Cardiac Magnetic Resonance Imaging Pericardial Late Gadolinium Enhancement and Elevated Inflammatory Markers Can Predict the Reversibility of Constrictive Pericarditis After Antiinflammatory Medical Therapy: A Pilot Study

Study Questions:

Do cardiac magnetic resonance (CMR) imaging pericardial late gadolinium enhancement (LGE) and inflammatory biomarkers predict the reversibility of constrictive pericarditis after anti-inflammatory therapy?

Methods:

A retrospective review identified 89 patients over a 7-year interval with constrictive pericarditis who also underwent CMR imaging; of these, 29 patients also received anti-inflammatory medications after CMR. A subset of 14 patients had resolution of constrictive pericarditis (defined by improvement by one New York Heart Association [NYHA] grade), whereas 15 patients had persistent disease after 13 months.

Results:

Baseline LGE pericardial thickness was greater in the group with reversible constrictive pericarditis than in the persistent group (4 ± 1 vs. 2 ± 1 mm, p = 0.001). Qualitative intensity of pericardial LGE was moderate or severe in 93% of the group with reversible disease and in 33% of the persistent disease group (p = 0.002). CMR imaging LGE pericardial thickness ≥3 mm had 86% sensitivity and 80% specificity to predict constrictive pericarditis reversibility. The group with reversible disease also had higher baseline C-reactive protein and erythrocyte sedimentation rate than the persistent disease group (59 ± 52 vs. 12 ± 14 mg/L, p = 0.04 and 49 ± 25 vs. 15 ± 16 mm/h, p = 0.04, respectively). Anti-inflammatory therapy was associated with a reduction in C-reactive protein, erythrocyte sedimentation rate, and pericardial LGE in the group with reversible constrictive pericarditis, but not in the persistent disease group.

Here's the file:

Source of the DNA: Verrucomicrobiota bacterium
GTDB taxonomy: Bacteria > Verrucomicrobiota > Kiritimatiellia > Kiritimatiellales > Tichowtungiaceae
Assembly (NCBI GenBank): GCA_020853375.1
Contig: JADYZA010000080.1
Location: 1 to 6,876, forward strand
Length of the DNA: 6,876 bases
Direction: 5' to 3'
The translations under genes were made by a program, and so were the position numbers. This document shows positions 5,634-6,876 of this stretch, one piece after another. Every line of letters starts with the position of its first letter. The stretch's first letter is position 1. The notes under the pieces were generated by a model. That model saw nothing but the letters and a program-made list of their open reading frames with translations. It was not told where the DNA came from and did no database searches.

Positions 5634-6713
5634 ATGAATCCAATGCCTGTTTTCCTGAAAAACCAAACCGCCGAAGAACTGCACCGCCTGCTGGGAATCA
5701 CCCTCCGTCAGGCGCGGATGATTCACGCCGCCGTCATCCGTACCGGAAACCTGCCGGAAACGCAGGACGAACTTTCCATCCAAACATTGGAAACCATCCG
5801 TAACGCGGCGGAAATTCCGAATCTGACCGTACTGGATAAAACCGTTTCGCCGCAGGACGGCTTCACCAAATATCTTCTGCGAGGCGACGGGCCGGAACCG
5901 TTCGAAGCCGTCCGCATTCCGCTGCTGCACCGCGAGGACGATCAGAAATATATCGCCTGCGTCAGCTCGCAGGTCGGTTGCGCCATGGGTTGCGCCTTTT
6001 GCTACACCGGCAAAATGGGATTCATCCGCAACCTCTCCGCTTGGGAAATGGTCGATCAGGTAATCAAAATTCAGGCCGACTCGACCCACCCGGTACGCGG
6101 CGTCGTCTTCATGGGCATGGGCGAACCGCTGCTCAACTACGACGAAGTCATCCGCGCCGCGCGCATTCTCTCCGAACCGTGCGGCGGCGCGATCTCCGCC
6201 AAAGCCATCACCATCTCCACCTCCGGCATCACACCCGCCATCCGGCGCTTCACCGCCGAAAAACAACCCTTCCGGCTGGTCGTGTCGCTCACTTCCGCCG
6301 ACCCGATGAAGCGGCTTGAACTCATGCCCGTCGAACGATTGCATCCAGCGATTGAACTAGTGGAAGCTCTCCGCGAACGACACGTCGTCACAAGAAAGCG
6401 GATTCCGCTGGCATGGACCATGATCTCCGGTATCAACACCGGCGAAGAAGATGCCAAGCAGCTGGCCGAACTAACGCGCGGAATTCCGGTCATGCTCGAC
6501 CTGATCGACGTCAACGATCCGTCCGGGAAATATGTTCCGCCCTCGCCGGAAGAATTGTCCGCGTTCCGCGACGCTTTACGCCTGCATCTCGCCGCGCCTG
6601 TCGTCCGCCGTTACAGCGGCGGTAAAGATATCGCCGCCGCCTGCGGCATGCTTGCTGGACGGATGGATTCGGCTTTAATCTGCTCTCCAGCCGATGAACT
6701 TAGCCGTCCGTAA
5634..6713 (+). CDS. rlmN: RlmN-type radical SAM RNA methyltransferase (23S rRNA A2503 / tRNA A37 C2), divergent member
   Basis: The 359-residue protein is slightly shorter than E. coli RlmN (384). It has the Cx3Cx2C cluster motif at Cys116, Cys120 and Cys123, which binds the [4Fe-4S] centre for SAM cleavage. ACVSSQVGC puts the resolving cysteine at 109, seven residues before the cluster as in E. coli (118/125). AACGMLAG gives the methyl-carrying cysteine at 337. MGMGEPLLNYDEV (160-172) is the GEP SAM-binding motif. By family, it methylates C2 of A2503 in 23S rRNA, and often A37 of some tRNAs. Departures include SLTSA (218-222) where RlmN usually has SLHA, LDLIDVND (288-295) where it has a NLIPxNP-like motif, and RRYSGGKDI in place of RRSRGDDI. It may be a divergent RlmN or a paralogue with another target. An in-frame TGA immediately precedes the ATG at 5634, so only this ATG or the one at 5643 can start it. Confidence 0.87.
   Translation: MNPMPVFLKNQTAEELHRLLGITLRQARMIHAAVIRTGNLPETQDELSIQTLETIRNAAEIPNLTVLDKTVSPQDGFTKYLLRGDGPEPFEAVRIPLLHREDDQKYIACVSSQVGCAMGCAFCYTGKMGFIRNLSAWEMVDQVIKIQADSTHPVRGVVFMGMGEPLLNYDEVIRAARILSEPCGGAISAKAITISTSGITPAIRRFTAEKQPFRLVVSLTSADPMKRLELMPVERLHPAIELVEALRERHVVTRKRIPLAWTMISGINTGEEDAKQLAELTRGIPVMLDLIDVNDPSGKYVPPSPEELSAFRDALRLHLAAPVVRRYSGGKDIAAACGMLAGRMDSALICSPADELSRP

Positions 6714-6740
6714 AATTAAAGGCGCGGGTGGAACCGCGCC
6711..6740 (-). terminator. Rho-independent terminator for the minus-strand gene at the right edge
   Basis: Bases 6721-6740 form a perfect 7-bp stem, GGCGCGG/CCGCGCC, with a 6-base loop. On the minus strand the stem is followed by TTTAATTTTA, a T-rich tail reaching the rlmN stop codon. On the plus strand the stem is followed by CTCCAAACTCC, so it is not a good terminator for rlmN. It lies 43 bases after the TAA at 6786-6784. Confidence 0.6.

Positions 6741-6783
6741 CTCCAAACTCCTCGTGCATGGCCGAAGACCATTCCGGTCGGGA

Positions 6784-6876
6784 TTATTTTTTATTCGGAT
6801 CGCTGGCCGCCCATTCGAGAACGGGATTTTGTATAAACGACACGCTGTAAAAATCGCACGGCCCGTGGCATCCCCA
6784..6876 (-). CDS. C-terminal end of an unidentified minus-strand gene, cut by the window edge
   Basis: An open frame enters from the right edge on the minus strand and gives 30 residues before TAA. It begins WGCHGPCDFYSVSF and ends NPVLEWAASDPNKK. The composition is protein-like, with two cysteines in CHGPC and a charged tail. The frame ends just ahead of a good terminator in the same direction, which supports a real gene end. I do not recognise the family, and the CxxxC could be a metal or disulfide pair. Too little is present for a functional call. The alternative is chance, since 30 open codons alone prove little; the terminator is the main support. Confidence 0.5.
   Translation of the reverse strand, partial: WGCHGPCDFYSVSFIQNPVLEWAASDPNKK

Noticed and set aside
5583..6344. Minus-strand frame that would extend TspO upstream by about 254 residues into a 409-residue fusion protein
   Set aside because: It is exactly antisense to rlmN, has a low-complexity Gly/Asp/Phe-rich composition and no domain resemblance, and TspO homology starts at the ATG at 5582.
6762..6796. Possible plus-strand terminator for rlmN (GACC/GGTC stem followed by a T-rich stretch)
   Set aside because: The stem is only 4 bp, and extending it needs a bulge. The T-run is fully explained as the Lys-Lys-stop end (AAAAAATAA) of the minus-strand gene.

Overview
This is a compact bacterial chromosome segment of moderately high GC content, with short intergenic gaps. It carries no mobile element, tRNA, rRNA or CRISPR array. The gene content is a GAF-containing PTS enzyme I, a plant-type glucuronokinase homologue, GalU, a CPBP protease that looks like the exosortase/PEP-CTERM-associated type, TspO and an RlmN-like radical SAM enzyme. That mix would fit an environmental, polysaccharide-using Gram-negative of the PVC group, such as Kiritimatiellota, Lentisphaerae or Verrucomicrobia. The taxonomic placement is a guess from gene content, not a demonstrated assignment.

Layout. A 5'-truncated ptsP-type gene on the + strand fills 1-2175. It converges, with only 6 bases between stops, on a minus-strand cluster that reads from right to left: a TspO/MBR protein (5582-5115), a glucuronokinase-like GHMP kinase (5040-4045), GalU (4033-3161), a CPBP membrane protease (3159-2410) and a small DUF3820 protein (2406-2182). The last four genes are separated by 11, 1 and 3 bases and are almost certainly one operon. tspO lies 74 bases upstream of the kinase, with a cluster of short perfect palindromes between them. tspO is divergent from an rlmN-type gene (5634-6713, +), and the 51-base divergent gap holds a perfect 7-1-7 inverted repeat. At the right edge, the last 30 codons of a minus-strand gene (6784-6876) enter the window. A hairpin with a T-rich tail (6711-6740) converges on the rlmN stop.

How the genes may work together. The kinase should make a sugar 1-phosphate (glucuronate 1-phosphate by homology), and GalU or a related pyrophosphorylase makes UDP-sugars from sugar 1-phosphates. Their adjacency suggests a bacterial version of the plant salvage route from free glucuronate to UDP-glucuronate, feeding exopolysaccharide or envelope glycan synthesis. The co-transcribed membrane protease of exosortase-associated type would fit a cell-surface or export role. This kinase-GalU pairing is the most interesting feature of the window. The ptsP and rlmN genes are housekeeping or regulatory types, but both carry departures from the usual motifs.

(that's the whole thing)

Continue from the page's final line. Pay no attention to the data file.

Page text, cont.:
Conclusions:

Reversible constrictive pericarditis was associated with pericardial and systemic inflammation. Anti-inflammatory therapy was associated with a reduction in pericardial and systemic inflammation and LGE pericardial thickness, with resolution of constrictive pericarditis physiology and symptoms. The authors note that further studies in a larger number of patients are needed.

Perspective:

This small, retrospective pilot study demonstrated an association between systemic inflammatory markers and CMR pericardial LGE with improvement in NYHA functional class following anti-inflammatory therapy among patients with clinical evidence of constrictive pericarditis. It makes sense that active inflammation would respond to anti-inflammatory therapy. However, this study probably did not address patients with advanced (calcific) pericardial constriction.

Clinical Topics: Cardiac Surgery, Invasive Cardiovascular Angiography and Intervention, Noninvasive Imaging, Pericardial Disease, Interventions and Imaging, Magnetic Resonance Imaging

Keywords: Constriction, Inflammation, Blood Sedimentation, Sensitivity and Specificity, Gadolinium, Pericarditis, New York, Magnetic Resonance Imaging, Pericardiectomy, C-Reactive Protein, Biological Markers, Magnetic Resonance Spectroscopy


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